Decoupling increased utility profits from increased energy use is a key policy for promoting energy savings. Yet, some proposals, like the four-year decoupling pilot program just approved  by the Illinois Commerce Commission (ICC), may just be masking abuses of consumers under the guise of energy conservation.
The new Illinois program would allow the natural gas company Peoples Gass to charge customers a new, pre-set fee regardless of how much natural gas they use. In an editorial , Desiree Rogers, President of Peoples Gas, pointed out the benefits of decoupling, highlighting that the utility will collect only an amount that has been approved by the ICC regardless of how much natural gas is used. Therefore, Peoples Gas has a strong incentive to encourage conservation of natural gas to decrease its fixed costs while still retaining a profit margin.
However, the decoupling plan adopted by the ICC is accompanied by a distribution rate increase of $71 million. Further, the Illinois Attorney General opposes a key rider in the rate proposals that could impose surcharges on customers for the delivery of gas they did not use- giving the utility extra profits, especially when customers use less gas. This distorts the original policy behind decoupling and hurts consumers, as the Citizens Utility Board Executive Director David Kolata said,"First they (consumers) get hit with a big rate hike. Then, if they try to save money through conservation, they will be penalized with higher usage charges." The watchdog group is appealing  the decision.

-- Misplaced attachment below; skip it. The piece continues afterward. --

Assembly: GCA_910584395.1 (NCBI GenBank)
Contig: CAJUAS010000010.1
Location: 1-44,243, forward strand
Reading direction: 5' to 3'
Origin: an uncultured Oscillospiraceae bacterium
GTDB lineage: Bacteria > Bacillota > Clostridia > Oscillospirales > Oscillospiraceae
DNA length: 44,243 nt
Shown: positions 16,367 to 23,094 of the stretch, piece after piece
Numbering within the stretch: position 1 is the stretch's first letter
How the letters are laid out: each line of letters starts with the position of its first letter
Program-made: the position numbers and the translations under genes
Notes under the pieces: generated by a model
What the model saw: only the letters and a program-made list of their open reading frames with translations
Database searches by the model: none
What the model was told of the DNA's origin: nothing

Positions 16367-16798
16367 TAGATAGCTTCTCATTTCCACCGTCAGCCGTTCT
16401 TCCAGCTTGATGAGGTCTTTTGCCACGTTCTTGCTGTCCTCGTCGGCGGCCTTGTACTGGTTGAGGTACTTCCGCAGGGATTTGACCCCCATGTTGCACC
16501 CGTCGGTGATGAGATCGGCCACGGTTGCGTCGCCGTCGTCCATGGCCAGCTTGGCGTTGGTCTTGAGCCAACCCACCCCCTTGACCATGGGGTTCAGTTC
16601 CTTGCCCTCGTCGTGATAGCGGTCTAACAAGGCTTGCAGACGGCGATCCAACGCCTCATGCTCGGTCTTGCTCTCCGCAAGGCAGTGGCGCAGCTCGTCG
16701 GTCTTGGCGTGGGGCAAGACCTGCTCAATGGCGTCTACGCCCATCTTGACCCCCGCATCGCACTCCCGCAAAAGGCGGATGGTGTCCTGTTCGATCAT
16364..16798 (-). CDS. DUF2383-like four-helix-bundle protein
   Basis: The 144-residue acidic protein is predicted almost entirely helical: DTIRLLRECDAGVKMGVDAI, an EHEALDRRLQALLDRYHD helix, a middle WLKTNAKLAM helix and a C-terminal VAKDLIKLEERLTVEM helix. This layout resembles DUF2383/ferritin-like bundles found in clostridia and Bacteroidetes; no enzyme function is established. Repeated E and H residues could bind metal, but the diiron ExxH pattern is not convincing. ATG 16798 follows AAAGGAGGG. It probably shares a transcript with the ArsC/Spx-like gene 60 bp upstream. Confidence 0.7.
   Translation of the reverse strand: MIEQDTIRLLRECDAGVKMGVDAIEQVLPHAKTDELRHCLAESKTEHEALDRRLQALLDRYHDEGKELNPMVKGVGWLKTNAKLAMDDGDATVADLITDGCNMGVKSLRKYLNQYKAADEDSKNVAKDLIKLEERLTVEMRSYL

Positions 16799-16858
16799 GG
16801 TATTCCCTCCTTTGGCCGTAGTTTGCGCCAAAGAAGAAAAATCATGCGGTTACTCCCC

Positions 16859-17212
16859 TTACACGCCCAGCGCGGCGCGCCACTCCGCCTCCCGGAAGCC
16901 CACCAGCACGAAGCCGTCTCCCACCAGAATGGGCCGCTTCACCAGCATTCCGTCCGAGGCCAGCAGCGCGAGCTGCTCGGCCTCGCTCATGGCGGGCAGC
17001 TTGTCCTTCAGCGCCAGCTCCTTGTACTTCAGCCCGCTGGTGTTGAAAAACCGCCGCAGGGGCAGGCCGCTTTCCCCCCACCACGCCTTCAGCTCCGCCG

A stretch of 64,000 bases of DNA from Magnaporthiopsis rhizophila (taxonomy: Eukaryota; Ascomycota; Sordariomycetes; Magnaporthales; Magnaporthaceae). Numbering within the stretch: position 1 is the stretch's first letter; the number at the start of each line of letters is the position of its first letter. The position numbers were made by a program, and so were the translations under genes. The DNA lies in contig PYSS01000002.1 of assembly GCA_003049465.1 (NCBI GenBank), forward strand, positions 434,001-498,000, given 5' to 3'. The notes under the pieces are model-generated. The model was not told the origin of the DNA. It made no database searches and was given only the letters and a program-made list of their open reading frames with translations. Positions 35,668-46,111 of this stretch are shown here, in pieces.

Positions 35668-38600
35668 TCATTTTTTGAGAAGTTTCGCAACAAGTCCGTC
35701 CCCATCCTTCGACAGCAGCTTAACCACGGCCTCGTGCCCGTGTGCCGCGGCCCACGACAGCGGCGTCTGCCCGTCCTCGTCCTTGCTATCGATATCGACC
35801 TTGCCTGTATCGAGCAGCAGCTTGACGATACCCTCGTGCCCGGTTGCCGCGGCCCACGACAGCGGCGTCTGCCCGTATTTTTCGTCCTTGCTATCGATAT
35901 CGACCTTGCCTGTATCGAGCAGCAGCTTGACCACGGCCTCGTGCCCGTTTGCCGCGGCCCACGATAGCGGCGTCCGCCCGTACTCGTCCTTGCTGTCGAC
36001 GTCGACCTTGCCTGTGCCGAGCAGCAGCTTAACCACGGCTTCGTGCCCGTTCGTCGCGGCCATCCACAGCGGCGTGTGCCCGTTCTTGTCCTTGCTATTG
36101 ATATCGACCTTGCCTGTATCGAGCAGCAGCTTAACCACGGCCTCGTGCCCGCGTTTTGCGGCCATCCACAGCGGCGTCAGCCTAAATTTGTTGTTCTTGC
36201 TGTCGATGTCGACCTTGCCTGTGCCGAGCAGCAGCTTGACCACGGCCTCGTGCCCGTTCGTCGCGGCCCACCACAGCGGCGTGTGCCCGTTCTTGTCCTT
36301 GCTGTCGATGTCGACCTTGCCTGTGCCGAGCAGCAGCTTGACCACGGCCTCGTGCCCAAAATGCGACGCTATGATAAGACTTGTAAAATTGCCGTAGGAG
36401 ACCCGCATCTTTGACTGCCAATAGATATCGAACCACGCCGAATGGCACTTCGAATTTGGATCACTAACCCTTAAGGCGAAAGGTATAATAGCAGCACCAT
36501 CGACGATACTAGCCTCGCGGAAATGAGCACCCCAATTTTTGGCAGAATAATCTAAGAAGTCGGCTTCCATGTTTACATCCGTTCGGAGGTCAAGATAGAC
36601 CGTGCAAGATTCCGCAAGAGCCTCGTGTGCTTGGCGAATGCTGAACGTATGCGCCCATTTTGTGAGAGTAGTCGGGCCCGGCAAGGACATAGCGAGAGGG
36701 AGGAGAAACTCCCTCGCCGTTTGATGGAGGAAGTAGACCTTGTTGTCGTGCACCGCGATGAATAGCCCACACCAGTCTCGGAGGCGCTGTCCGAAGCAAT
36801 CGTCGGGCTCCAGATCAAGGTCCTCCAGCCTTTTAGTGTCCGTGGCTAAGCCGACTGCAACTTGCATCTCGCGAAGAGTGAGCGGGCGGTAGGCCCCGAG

Like a Duke Energy proposal that we previously highlighted , the recent ICC decision seems to be only for the benefit of the utility: set profit rates without any risk of return. However, decoupling was meant to encourage conservation while protecting consumers from large rate hikes. Oregon, for example, also decoupled their natural gas utility and the rate increase to customers was $0.00767 per therm. In Illinois, by contrast, rate payers will face an average increase of $7 per month just in usage charges and the utility's authorized return on equity was increased to over 10%.
The Illinois example highlights what happens when utility interests dominate energy reform initiatives: new programs that punish consumers from all angles.
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